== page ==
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Don't Swap Links, Swap Content!

By Dan Thies
Posted Thursday, October 21, 2004

Conventional wisdom is wrong… again!
That's the only possible explanation for the fact that one of the most powerful search engine positioning techniques ever invented is used by fewer than 1% of all websites.

Ask any "expert" how you can improve your site's link popularity and they'll tell you to trade links with other websites. Don't they know there's a better way?

What's Wrong With Link Swaps?
Don't get me wrong - link swaps are better than nothing. However, there are three big weaknesses inherent in any simple link swap.

First, search engines rarely index links pages, mostly because there are usually no external links to them. Translation: that link swap you just negotiated may not even get noticed by the search engines.

Second, your link usually goes on a page full of other links, with few if any external links supporting it. Translation: search engines like Google will give the link minimal weight, even if they find it.

Third, the keyword content of the page that links to you is completely beyond your control. Translation: search engines may not see the link as relevant to your site's keywords.

What's The Answer?
Instead of swapping links, swap content. If each website provides the other with a one-page article on a subject they both cover, and they set it up properly, the weaknesses of a traditional link swap don't apply.

How To Set Up A Content Swap:
This may take a little more time than a link swap, since each webmaster will want to exercise a little editorial control over articles they publish on their site.

Step 1. Swapping
Agree on the subject, and swap articles. I'll refer to the article each site receives as the "guest article." The page title and contents of your article should include your site's important search engine keywords, and a byline or resource box with your keywords that links to your website.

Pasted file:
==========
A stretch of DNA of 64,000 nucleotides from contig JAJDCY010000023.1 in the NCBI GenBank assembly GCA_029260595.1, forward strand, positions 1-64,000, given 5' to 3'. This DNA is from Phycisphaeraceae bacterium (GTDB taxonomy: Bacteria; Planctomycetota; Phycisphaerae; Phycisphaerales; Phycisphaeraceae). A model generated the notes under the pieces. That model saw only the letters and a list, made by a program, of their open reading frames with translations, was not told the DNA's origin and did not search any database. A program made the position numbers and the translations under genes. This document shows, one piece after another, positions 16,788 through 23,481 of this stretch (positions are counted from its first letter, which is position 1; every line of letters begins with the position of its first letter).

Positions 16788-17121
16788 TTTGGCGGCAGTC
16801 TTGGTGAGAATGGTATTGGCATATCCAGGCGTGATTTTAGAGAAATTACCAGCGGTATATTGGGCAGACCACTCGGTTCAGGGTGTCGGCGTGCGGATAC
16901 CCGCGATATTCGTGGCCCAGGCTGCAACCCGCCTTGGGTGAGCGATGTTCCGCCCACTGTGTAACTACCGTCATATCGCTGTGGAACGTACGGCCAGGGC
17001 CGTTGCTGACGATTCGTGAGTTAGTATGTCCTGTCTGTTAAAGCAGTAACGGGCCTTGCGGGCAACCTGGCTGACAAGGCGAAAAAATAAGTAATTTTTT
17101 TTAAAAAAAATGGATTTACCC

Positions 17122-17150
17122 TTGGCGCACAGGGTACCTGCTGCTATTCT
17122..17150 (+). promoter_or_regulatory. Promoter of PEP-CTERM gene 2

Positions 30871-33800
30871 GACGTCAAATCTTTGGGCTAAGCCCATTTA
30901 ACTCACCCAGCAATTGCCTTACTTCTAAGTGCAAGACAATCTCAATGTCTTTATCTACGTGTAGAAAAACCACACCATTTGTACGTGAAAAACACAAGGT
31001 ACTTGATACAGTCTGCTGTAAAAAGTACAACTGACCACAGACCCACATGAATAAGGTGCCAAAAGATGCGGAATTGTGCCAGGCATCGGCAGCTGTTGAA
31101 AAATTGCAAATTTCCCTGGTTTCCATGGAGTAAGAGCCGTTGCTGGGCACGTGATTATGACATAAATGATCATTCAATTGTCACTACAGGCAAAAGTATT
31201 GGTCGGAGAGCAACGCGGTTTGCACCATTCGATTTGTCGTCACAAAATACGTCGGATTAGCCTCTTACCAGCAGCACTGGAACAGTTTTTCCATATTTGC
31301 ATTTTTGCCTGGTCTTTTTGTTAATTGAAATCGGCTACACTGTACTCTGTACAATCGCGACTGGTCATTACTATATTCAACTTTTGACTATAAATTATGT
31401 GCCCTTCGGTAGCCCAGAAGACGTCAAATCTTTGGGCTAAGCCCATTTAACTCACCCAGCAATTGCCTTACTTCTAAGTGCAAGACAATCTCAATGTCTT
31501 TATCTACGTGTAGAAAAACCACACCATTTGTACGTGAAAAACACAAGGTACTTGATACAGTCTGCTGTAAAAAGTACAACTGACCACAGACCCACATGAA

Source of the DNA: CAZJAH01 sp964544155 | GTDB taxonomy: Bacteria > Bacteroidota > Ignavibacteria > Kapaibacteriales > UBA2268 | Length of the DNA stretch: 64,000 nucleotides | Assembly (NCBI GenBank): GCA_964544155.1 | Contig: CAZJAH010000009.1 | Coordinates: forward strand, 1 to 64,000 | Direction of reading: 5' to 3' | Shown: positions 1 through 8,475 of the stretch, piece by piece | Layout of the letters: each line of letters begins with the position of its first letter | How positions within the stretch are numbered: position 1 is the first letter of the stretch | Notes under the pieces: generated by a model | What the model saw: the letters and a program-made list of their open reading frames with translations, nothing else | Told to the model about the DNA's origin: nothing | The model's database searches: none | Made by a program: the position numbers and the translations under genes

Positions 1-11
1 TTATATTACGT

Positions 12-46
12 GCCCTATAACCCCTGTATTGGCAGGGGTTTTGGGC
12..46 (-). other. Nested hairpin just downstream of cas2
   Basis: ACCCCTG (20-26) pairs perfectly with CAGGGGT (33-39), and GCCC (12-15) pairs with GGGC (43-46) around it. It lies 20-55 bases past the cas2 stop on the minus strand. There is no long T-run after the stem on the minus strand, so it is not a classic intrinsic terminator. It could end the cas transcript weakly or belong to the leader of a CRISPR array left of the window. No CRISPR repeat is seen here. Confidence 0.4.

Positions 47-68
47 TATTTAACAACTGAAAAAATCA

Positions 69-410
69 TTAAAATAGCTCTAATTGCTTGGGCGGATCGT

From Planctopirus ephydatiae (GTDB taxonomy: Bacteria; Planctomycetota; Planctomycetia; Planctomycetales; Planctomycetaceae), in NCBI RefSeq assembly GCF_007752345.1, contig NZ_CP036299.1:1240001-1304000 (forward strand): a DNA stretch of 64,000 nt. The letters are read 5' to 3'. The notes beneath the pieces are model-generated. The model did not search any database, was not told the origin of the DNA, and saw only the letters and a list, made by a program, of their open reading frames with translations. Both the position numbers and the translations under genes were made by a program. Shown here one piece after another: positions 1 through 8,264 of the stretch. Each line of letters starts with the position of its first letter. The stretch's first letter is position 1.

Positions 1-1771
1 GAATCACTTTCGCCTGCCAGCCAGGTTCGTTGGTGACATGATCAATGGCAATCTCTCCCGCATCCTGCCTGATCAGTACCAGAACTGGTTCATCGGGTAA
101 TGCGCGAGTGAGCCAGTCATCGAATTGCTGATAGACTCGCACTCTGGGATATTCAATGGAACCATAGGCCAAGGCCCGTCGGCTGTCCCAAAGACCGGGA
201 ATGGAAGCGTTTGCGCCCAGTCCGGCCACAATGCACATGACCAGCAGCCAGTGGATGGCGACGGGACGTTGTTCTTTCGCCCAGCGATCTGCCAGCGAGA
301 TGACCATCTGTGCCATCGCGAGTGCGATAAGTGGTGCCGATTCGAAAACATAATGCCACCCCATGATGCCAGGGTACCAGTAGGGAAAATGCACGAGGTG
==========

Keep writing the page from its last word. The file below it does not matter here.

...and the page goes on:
Step 2. Publishing
Each webmaster reformats the "guest article" to fit their site's layout, and integrates it into their site - in order for this to work, it must be linked to from a page that's already in all of the major search engines.

Step 3. Linking
Each webmaster sets up a link on their website, pointing to their "guest article" on the other site. This should be a text link, and it should include your keywords. It must be on a page that's already in the search engines, but not the same page your article links to - search engines may not count the link if two pages point to each other.

What A Content Swap Achieves:
Since each article has both internal and external links pointing to it, all the major search engines should eventually find them and include them in their databases.

The links the search engines find will carry more weight because the articles only have one link on them, and because the article itself has external links pointing to it.

In addition, the links on your article will be considered highly relevant to your keywords, because they're found on a page which has been optimized for the keywords you want.

Link Popularity Is More Than Counting Links!
The total number of links to your site does not truly reflect how effectively your site is positioned. Even on the Google search engine, where results are largely based on links, I've seen sites with fewer than 100 external links outranking sites with over a thousand.

Content swaps allow you to make every link count, by creating a highly relevant link that directly contributes to your search engine rankings.

I wish you success...

About the Author
Dan Thies has been helping his clients (and friends) promote their websites since 1996. His latest book, "Search Engine Fast Start," is available at (http://www.cannedbooks.com)